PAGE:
If your home does not allow sufficient sunlight to reach your ZZ plant, you could augment the light supply using LED growth lights. You can only put the plant on the window pane or use fluorescent lights.
The botanical name of the ZZ plant is Zamioculcas zamiifolia. This plant originates from South Africa, which is a semi-arid region. However, because the plant’s name is a mouthful, plant parents nicknamed it “the ZZ plant.”
The ZZ plants are the least picky of all houseplants. This makes them a popular favorite among houseplant parents. They do not need tedious grooming conditions and will thrive in almost all climes.
So, you know that your plant is unhealthy and sad when it starts to droop. Yet, with loving care and patience, you can nurse your ZZ to health in short periods. This article has listed the common causes of drooping in your ZZ plants and answers the question, “why is my ZZ plant drooping?”
Using the information here, you may never have to experience your ZZ drooping again.
Also read: Why Are My Avocado Tree Leaves Drooping
Frequently Asked Questions
Why are my ZZ plant stems falling over?
ZZ plants love little water supply and thrive well in arid conditions. Yet, they are plants and need water to live on. So, if you are too cautious about flooding your plant, your ZZ may die of dehydration. The most common signs of dehydration are curled leaves and drooping stems.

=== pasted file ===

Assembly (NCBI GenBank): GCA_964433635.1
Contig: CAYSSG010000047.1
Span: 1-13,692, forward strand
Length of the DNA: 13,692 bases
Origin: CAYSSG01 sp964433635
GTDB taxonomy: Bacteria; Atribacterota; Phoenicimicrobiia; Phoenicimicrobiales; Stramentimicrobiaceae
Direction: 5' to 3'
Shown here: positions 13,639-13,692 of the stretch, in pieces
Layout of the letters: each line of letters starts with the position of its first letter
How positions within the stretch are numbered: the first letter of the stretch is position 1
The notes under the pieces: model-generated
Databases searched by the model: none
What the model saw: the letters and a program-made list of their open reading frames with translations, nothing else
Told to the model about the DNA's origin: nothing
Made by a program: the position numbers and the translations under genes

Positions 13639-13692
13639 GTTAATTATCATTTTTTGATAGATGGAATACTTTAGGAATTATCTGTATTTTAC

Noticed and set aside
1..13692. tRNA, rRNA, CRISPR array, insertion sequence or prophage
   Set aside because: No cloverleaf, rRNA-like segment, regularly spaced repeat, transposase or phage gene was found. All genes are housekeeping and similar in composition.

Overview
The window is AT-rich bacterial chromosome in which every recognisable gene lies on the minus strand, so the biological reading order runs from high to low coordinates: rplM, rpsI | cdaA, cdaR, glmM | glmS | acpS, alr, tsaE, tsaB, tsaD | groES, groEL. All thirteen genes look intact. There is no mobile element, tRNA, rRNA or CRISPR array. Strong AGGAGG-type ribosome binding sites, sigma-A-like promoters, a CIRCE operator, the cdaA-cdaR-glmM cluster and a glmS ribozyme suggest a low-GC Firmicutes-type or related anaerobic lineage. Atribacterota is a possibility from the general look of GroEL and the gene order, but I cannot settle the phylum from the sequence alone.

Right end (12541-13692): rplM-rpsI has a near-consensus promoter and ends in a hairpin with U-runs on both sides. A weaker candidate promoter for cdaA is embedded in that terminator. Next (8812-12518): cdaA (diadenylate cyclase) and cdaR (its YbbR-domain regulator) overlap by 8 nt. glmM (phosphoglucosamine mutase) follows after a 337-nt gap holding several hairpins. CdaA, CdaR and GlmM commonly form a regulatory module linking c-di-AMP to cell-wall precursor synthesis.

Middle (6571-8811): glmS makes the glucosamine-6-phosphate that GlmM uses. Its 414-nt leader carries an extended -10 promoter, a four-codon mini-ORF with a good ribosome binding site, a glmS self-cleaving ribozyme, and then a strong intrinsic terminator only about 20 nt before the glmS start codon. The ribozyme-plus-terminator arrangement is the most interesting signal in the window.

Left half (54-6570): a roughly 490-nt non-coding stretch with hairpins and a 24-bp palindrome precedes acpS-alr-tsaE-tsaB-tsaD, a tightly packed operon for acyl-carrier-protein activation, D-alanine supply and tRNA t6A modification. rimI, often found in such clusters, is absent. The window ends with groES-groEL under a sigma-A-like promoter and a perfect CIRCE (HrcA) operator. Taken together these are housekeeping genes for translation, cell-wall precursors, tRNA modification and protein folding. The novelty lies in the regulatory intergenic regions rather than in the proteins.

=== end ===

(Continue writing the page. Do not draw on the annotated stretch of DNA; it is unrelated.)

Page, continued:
Correct this fault by watering your ZZ accordingly when you see these signs.
Is your ZZ plant drooping?
This is a nightmare for all ZZ plant parents because it means your ZZ is sick. You ZZ may have drooping stalks or leaves. The causes are diverse but easy to handle. And with the right therapy, your ZZ is sure to thrive again.
Why are my ZZ plant leaves turning yellow?
When ZZ leaves turn yellow, it might be that the roots are rotting or sick. A common cause of this is flooding. Flooding disallows the roots from taking up nutrients from the soil, and the plant slowly dies from malnutrition. It also creates a suitable environment for anaerobic bacterial growth.
This is harmful to the plant as it is prone to infection due to its weakened immunity and the presence of bacteria. So, you may lose the plant if you do not act promptly and correctly.
The ZZ plant is hardy and thrives even in harsh conditions. So, it is the perfect houseplant for every household. Yet, you must know the common predators that haunt this plant and be ready to tackle them immediately they show up.
If you want siblings for your ZZ plant, it is best to find out about them. Arming yourself with the right gardening tips will help you to avoid rookie mistakes on your journey as a plant parent.
Hey, I’m Lisa and I’ve been an avid gardener for over 30 years. I love writing, talking and living in the garden! Feel free to connect with me on my socials below